- Boeing South Carolina assembles the Boeing 787 Dreamliner while Volvo's plant will produce the company's next-generation S60 sedan.
Boeing and Volvo have shut down their factories in South Carolina because of Hurricane Florence (BA)
Hurricane Florence is bearing down on the East Coast of the United States. It's expected to make landfall on Thursday. Boeing and Volvo have shut down their Charleston, South Carolina factories to allow employees to evacuate.
Hurricane Florence is bearing down on the East Coast of the United States. It's expected to make landfall on Thursday along the coast of North and South Carolina.
In the path of the storm are Boeing's and Volvo's factories near Charleston, South Carolina. This is where the Boeing 787 Dreamliner and the Volvo S60 sedan are assembled.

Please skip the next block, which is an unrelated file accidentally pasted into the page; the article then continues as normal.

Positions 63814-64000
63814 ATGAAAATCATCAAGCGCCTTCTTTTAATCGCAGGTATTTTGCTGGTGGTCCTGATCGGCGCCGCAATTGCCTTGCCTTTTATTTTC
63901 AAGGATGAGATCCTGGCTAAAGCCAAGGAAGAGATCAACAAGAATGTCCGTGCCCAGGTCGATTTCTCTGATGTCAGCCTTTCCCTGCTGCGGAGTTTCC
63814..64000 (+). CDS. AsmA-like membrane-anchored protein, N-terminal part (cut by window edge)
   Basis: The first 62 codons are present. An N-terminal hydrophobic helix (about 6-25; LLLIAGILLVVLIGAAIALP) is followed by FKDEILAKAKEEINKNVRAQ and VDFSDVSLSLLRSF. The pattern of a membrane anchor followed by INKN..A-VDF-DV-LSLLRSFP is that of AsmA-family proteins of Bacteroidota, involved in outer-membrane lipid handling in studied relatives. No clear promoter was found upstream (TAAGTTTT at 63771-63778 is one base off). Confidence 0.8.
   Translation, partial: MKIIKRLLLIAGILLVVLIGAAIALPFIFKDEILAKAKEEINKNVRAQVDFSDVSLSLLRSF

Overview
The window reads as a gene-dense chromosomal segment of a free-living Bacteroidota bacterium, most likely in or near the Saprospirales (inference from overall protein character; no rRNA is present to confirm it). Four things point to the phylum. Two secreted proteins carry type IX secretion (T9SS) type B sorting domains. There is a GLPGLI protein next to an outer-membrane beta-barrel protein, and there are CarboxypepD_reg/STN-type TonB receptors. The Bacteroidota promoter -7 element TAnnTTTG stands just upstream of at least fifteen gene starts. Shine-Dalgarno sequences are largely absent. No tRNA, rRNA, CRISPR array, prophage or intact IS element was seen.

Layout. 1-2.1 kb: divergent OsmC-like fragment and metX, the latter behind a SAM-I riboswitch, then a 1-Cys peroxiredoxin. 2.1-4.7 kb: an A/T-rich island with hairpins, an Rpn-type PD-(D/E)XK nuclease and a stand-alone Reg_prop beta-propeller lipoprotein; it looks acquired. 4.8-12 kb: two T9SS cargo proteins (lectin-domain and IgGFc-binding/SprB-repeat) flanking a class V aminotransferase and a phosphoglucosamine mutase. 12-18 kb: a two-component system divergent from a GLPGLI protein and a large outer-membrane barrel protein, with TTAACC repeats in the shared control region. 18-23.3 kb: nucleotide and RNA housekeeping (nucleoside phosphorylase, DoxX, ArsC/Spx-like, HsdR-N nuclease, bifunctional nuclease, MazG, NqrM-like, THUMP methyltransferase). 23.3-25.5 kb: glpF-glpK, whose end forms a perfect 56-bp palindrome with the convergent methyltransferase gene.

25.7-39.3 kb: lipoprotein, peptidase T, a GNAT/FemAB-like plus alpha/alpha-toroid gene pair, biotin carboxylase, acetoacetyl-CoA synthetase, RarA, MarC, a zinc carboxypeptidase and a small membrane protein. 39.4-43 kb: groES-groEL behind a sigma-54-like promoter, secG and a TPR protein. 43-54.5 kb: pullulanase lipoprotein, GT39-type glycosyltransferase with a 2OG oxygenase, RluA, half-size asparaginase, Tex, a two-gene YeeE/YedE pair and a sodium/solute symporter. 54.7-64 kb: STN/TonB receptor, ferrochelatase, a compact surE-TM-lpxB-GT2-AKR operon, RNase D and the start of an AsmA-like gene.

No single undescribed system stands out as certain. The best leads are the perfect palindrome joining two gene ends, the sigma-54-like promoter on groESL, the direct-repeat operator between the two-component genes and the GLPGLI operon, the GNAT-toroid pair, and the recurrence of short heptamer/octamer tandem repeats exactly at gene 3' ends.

The Boeing plant will be shut down on Tuesday to give its more than 6,000 employees a chance safely evacuate ahead of the storm, the airplane maker said in a statement.
"As there is a mandatory evacuation order in place for our region, our plant is currently closed until further notice, a Volvos spokesperson told us. "We’re taking the necessary precautions to prepare the plant for the impending storm."
Both companies say their plants will remain shuttered until it is safe to resume operations.
Boeing's South Carolina complex is located next to Charleston International Airport and includes a 1.2 million square foot Dreamliner final assembly building.
Volvo South Carolina is home to the company's next-generation S60 sedan later this year. The facility, which currently boasts 1,000 employees, is capable of producing 100,000 cars per year.
The storm boasts sustained winds of nearly 130 mph with gusts even higher, the National Weather Service reported Tuesday morning. It's currently considered a Category 4 hurricane, but the NWS expects the storm to strengthen over the next day or so.
Here is Boeing's statement in its entirety:
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